I spent all of last week on the road in Canberra, for a few different reasons, but the one that took up most of the week was the Spatial@gov conference – and it turns out, this is the last time we’ll see that conference. Instead, a range of industry bodies (including our industry associations SIBA and SSSI) will group together to run a single joint spatial conference in March 2014. That’s an exciting opportunity for the whole industry – and we really need some opportunities.
I provided some of our experiences and learnings about open technologies in my talk at the conference on Thursday afternoon. I’ve included the slides from it below via Slideshare:
We’ve done a fair amount of work with open technologies, and at Gaia Resources we deploy many of these in projects. I strongly believe that open source, open data and open standards are able to deliver opportunities to our industry.
The spatial industry is going through massive changes. Let me elaborate:
As a small business owner, I’ve watched this for a while and seen many of our clients change what they ask us to do – and we’ve been evolving our business to embrace this change. But never before have I seen the pace of change increase so rapidly and profoundly. This is a big challenge for everyone in our industry, right now.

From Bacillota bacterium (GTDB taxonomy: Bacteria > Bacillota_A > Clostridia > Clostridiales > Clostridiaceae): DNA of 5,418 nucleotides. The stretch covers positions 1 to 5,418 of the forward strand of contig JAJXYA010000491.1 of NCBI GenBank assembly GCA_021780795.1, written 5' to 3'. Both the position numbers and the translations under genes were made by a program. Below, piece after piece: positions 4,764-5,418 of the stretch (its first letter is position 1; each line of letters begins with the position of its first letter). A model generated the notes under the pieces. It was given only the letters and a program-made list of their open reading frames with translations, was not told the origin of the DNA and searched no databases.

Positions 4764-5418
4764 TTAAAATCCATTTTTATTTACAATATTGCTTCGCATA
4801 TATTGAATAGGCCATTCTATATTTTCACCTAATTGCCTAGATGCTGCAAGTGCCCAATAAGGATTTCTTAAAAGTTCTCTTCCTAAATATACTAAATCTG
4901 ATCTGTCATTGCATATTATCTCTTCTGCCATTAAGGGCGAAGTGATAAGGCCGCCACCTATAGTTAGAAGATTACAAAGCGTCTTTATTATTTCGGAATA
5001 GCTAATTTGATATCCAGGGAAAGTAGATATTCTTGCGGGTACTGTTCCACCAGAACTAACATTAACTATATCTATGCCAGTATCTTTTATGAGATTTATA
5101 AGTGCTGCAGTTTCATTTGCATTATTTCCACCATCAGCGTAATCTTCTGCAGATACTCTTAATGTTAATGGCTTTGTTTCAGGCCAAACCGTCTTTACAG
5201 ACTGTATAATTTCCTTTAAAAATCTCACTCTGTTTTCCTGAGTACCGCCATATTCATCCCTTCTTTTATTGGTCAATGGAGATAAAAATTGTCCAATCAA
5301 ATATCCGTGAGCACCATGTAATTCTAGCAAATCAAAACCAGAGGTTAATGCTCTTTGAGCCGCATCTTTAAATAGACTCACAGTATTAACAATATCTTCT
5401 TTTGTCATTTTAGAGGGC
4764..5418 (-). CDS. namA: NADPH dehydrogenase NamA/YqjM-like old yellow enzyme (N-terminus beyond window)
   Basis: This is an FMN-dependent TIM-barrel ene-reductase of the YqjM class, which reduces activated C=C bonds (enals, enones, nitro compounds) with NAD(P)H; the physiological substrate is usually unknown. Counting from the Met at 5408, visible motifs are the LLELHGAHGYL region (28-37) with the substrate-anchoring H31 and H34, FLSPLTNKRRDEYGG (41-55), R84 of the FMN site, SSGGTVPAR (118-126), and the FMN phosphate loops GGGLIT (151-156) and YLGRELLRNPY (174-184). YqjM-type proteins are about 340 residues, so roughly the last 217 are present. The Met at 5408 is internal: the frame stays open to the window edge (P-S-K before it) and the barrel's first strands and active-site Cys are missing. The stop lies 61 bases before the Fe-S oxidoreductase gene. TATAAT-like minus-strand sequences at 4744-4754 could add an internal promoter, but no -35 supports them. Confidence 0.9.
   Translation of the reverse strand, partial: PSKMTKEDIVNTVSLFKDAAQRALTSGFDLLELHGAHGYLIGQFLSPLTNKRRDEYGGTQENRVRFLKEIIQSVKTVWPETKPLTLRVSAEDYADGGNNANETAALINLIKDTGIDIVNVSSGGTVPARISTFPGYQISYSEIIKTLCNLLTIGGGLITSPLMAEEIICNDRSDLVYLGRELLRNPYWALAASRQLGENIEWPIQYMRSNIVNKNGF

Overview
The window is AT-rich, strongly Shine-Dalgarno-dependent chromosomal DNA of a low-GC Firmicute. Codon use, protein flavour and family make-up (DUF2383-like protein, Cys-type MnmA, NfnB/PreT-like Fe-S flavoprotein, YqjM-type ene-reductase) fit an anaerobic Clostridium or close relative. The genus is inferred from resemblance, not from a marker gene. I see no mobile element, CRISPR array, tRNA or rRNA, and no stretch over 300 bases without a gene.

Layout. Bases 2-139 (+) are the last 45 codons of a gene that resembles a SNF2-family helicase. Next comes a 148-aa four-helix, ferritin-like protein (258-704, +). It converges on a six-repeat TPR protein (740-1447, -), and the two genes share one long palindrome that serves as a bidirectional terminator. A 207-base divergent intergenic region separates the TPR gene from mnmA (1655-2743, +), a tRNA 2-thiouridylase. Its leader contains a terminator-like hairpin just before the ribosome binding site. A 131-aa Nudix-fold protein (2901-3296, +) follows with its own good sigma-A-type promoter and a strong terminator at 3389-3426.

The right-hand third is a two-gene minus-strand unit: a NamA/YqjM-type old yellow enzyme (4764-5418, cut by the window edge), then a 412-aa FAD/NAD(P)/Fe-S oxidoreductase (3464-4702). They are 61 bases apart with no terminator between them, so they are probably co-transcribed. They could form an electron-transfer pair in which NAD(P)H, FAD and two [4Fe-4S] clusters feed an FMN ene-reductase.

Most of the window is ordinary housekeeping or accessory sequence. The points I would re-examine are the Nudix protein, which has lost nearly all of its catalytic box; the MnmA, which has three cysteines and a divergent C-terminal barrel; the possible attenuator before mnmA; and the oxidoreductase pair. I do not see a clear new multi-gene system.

These changes (and the pace of it) are why Gaia Resources stepped up to join SIBA this year. In addition, I have taken two roles with SIBA, as the Western Australian Chair, and as a Director on the National Board. SIBA represents our industry in terms of businesses (whereas SSSI represents us as professionals) and I believe at this time we need to band together to speak with one voice. The first part of that is gathering our forces – so my remit in WA is to strengthen our local SIBA presence by delivering value to our members. Then I think that it’s time that we started to evolve as an industry.
There are two endpoints to evolution – you either evolve to your environment, or you are outcompeted. We are dangerously close to being outcompeted already as an industry, but there are many exciting opportunities in this space we can still pursue, and I think open technologies are part of that.